In another test, I compared the stabilised views on the Canon 8 x 20 IS to a tripod- mounted Leica Utravid 8 x 20. Carefully going back and forth between the instruments, I discerned slightly more details in the tripod-stabilised Leica than the Canon 8 x 20 IS. This is in keeping with my results with the older generation 10 x 30 IS. The tripod-stabilised view offers a little more in the way of resolution at the cost of losing portability.
In yet another test, I aimed the Canon IS 8 x 20 on the Pleaides star cluster high in the winter sky, comparing the non-stabilised view with the images served up when the IS function was engaged. The results were quite dramatic; many fainter stars popped into view when the IS button was engaged. Very impressive!
Concluding Thoughts and Recommendations
The Canon 8 x 20 IS serves up very impressive views, even when the image stabilisation function is dis-engaged. These newer models have noticeably improved optics over their older counterparts, especially in terms of brightness and contrast, and in the control of stray light. Indeed, optically, they are very close to the quality served up by the world’s best pocket binoculars. Having said that, while I fully acknowledge that the smaller weight of these new Canon IS binoculars is a big step in the right direction in terms of ergonomic handling, they still fall quite a bit short in terms of how good they feel in my hands compared with my little Leica Ultravid. Indeed, I think the engineers at Canon could make some significant improvements in the shape of the chassis to allow a better grip in the hand. What’s more, their lack of waterproofing will put others off, especially if they intend using them for long periods in the field where the weather can change without warning.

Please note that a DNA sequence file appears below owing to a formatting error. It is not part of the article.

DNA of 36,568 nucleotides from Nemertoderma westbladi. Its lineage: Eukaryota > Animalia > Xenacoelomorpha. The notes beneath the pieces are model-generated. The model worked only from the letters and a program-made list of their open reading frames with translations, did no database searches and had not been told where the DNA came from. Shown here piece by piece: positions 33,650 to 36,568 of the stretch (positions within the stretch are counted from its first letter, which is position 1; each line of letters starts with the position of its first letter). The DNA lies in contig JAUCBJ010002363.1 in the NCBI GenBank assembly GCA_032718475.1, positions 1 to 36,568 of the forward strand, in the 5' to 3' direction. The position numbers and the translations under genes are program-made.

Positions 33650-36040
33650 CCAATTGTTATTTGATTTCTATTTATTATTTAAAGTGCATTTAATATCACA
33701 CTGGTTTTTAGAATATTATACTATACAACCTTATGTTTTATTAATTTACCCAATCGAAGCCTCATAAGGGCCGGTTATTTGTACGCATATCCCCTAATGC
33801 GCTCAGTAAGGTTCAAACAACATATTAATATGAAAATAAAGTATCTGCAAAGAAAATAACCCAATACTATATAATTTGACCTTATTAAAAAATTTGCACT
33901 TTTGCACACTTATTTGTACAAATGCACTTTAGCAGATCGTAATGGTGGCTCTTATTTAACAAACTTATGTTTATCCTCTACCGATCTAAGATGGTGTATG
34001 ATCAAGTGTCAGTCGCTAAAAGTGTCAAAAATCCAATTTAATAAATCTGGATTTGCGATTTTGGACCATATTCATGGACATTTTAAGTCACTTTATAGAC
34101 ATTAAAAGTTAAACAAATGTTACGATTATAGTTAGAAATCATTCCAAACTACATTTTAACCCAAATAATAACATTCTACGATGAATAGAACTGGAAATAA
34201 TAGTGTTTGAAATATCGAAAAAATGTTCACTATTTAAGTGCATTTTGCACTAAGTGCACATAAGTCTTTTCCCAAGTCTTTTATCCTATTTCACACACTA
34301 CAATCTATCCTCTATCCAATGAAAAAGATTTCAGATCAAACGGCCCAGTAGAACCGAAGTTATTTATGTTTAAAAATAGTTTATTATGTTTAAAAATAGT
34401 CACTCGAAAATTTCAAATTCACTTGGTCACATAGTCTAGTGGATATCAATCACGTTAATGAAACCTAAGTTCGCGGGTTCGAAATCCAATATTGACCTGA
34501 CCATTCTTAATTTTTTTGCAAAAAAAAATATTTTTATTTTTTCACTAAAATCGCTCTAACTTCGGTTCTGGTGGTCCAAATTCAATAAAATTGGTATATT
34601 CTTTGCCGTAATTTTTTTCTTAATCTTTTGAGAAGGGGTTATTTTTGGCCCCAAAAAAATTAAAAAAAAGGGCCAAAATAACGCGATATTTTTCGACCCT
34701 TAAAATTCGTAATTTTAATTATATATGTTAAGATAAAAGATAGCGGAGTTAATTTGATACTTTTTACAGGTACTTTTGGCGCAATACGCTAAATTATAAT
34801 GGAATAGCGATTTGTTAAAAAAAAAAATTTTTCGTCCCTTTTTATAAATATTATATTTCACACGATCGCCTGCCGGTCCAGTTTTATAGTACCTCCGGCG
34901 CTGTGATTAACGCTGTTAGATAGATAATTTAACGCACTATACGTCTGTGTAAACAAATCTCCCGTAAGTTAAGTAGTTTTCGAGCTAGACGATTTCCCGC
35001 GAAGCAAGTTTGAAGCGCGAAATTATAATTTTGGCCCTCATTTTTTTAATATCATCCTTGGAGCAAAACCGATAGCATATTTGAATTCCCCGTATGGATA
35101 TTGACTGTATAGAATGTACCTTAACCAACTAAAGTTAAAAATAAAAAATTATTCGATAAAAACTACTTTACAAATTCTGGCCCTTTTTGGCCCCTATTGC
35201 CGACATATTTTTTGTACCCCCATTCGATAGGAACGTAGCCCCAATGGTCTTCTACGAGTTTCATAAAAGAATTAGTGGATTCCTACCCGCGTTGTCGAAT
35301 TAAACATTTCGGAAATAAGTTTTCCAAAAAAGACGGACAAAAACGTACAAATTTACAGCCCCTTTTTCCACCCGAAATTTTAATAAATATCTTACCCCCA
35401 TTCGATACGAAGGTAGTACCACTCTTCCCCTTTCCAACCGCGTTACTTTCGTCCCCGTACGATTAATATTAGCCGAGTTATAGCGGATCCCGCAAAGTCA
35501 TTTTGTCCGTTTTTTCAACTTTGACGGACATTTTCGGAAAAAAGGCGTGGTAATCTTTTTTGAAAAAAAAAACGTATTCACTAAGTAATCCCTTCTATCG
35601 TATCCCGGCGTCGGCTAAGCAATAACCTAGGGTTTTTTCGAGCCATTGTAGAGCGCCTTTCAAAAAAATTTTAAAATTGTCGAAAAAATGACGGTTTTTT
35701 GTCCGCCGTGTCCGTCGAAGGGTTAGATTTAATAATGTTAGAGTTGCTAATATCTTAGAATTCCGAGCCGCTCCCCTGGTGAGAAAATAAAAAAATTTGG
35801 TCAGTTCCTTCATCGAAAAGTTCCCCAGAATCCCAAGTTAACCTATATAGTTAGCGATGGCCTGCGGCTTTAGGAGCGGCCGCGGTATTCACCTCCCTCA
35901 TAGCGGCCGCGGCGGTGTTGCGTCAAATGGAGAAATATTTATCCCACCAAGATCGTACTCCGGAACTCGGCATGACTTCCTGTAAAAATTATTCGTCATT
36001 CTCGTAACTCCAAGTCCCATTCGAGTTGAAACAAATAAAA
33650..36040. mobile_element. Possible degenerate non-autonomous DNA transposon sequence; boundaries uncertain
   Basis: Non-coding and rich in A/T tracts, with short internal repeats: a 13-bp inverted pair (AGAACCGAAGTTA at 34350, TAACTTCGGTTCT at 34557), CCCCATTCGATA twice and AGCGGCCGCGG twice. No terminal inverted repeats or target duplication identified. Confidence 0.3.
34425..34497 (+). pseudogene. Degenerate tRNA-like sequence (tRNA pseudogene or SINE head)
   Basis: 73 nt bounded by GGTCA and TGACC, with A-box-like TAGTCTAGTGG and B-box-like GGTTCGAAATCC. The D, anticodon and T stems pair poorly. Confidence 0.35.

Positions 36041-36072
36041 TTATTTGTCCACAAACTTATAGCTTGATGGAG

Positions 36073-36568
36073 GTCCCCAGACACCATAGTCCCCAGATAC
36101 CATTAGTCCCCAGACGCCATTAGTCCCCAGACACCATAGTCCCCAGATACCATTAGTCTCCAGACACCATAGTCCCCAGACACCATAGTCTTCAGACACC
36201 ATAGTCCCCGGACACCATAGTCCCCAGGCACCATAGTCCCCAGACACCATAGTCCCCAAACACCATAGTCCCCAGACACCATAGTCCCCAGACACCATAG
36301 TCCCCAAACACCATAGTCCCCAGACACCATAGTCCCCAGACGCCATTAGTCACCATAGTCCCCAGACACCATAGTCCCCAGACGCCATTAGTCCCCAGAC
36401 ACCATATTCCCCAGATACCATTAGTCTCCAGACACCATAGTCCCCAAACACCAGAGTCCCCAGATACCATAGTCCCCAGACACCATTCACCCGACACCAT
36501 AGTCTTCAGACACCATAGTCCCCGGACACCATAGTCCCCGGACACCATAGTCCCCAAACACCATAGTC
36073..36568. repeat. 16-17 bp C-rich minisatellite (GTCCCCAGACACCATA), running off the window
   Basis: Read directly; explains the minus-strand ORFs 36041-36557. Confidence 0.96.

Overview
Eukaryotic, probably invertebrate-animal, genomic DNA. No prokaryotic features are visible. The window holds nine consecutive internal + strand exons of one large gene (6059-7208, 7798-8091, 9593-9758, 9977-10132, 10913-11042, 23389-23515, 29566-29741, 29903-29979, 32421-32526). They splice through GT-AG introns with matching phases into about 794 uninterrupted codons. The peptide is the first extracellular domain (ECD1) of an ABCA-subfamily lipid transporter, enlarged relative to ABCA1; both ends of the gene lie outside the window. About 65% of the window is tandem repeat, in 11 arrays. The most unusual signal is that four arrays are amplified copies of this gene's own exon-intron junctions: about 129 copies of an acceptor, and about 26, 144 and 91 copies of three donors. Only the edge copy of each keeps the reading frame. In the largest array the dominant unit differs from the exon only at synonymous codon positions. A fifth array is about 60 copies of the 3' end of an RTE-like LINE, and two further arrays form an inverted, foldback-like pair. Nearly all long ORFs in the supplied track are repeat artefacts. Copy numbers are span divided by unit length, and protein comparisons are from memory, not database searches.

So, all in all, a terrific product, but still some room for improvement.
Thanks for reading.